The Barn Doors are Open Again for the 2nd Annual Barn Tour

Morgan Solomon

Montana’s landscape is peppered by history. Old barns scatter the plains and help us remember the first farmers and ranchers that supported themselves on the agriculture business that keeps the state thriving today.

The Gallatin Historical Society & Pioneer Museum will be hosting its 2nd annual Barn Tour on May 10th to allow the general public take a peek behind those respected wooden doors and into the past.

“Barns are tied to Montana’s history. One of the most important industries both in establishing Montana and keeping Montana’s economy going is agriculture. The barns tell the story of agriculture in Montana,” said Christine Brow, one of the authors of the book that inspired the first barn tour, “Hand Raised Barns of Montana.”

The fundraiser includes a lecture and guide from Marie O’neill, a professor at Montana State University in architecture, lunch at one of the barns, a bus ride and four historically preserved barns.

Not all barns in Montana were constructed exactly the same way, and O’neill will guide the tour by connecting the architecture of the barn to where the settlers who built the barn were originally from.

“Marie O’neill is amazing. She not only knows about the architecture of the barns but the history of the people…We thought we knew a lot about our land we live on and the barn that’s on it, but she is so knowledgeable. She told us things we couldn’t of taken a guess at,” said Jane Quinn who is part of the board of development committee for the Pioneer Museum.

Quinn helped organize last years’ Barn tour, which turned out to be a huge success with 60 people of all age groups participating. She is also a large part in the organization of this year’s event.

“We had no idea how successful it would be…but it turned out to be a big success,” said Quinn. “We are hoping to have more people participating this year.”

School buses will transport participants from barn to barn in order to cut down the impact on the farms from too many vehicles. This also allows participants to not only share the experience of what went on inside the barns, but also the view of the landscape that shaped the livelihood of Montana’s farmers.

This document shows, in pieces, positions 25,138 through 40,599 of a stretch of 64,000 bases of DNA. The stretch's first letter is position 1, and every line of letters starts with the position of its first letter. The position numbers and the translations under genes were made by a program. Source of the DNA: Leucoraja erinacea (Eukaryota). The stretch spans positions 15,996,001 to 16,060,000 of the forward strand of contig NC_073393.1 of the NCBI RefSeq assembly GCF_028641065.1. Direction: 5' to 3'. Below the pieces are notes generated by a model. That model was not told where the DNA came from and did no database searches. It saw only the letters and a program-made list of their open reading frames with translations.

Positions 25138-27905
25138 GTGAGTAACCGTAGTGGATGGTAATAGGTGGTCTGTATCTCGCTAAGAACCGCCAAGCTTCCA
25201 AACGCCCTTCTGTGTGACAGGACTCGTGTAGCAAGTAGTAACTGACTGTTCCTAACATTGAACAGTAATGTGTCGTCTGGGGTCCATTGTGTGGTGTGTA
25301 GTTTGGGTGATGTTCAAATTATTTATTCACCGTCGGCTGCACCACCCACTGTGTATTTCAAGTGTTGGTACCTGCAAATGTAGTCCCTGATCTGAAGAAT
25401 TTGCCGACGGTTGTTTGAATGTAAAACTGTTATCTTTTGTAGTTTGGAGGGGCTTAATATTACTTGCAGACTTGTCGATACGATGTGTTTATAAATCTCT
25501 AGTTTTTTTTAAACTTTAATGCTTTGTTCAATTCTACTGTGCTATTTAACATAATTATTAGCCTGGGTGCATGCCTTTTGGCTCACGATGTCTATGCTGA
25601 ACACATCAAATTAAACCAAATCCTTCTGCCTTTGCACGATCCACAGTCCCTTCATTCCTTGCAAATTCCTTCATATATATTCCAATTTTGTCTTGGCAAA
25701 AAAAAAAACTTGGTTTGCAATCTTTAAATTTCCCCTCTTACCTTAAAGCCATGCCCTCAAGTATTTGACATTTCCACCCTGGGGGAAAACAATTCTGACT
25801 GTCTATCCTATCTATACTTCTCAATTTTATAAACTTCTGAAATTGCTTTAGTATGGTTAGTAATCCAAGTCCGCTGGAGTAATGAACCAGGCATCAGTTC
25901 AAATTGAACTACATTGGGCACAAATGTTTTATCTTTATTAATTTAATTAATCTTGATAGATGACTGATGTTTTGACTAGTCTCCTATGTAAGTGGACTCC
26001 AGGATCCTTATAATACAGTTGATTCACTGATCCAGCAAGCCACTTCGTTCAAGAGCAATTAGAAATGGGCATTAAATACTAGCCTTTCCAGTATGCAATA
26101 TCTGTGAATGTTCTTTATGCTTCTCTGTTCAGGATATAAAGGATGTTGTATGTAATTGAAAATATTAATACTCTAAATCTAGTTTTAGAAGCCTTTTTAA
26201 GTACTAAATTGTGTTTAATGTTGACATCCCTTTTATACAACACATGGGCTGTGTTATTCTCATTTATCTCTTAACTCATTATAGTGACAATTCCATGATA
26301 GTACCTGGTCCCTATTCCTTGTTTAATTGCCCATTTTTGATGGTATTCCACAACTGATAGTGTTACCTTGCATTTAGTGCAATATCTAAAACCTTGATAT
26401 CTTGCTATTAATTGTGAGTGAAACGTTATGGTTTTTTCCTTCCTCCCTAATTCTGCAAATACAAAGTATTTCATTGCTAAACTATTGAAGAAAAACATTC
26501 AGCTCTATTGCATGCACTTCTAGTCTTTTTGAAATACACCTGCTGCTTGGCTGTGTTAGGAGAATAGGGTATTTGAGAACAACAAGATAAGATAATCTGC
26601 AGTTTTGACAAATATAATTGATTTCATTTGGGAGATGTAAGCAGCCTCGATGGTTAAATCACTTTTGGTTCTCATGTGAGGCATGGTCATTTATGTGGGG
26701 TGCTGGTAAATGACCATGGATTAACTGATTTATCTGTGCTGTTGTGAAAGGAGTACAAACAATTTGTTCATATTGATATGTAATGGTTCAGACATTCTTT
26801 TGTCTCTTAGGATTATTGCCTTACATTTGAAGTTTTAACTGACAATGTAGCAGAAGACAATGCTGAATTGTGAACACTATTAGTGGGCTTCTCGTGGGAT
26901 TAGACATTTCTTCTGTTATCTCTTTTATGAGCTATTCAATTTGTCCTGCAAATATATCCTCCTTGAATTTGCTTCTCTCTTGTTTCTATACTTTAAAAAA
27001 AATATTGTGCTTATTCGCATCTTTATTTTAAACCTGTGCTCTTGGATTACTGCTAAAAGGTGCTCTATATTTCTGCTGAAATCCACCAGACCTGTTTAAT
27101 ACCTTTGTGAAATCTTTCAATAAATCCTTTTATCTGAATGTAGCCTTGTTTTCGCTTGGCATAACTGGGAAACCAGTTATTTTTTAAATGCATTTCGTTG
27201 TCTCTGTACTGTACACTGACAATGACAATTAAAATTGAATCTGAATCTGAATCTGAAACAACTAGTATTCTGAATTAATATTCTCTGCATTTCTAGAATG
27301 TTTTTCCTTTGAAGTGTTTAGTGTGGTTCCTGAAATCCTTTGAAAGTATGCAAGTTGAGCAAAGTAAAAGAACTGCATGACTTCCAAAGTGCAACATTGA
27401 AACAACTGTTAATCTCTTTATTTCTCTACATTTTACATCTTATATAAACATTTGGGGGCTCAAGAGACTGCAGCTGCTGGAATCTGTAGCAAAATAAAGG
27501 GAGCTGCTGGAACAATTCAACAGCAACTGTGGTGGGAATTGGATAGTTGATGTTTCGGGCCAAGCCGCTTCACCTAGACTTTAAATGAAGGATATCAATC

“We had a lot of fun on the bus, too,” stated Quinn. “It’s part of the experience.”

But wait! Before you hop the bus to tour the barns, a new edition to the event has been organized. A Barn dance the night before the Barn tour will kick off the event this year. It will host three different sessions and be held at the “Big yellow barn” on Springhill Road. The three sessions include a family dance session from 6:30 to 7 p.m., an introduction to dancing from 7 to 7:30, and then the evening dance session that starts at 7:30 to finish the night off.

“There will be a high school band for the family part and then the Unusual Suspects playing Bluegrass, Old time, and Americana for the evening session. It should be a lot of fun”, said Quinn.

The cost for the family session is $15 per family, while the introductory and evening session costs $10 for adults and $5 for students.

The Barn tour costs $45 per person and while the Barn dance is open to everyone, the Barn tour is reservation only. Everyone will meet at the Pioneer Museum to catch the bus. The event will be over at 4 p.m. All age groups are welcome.

For tickets, call the Pioneer Museum at 406-548-8122 or stop by the museum at 317 West Main Street.

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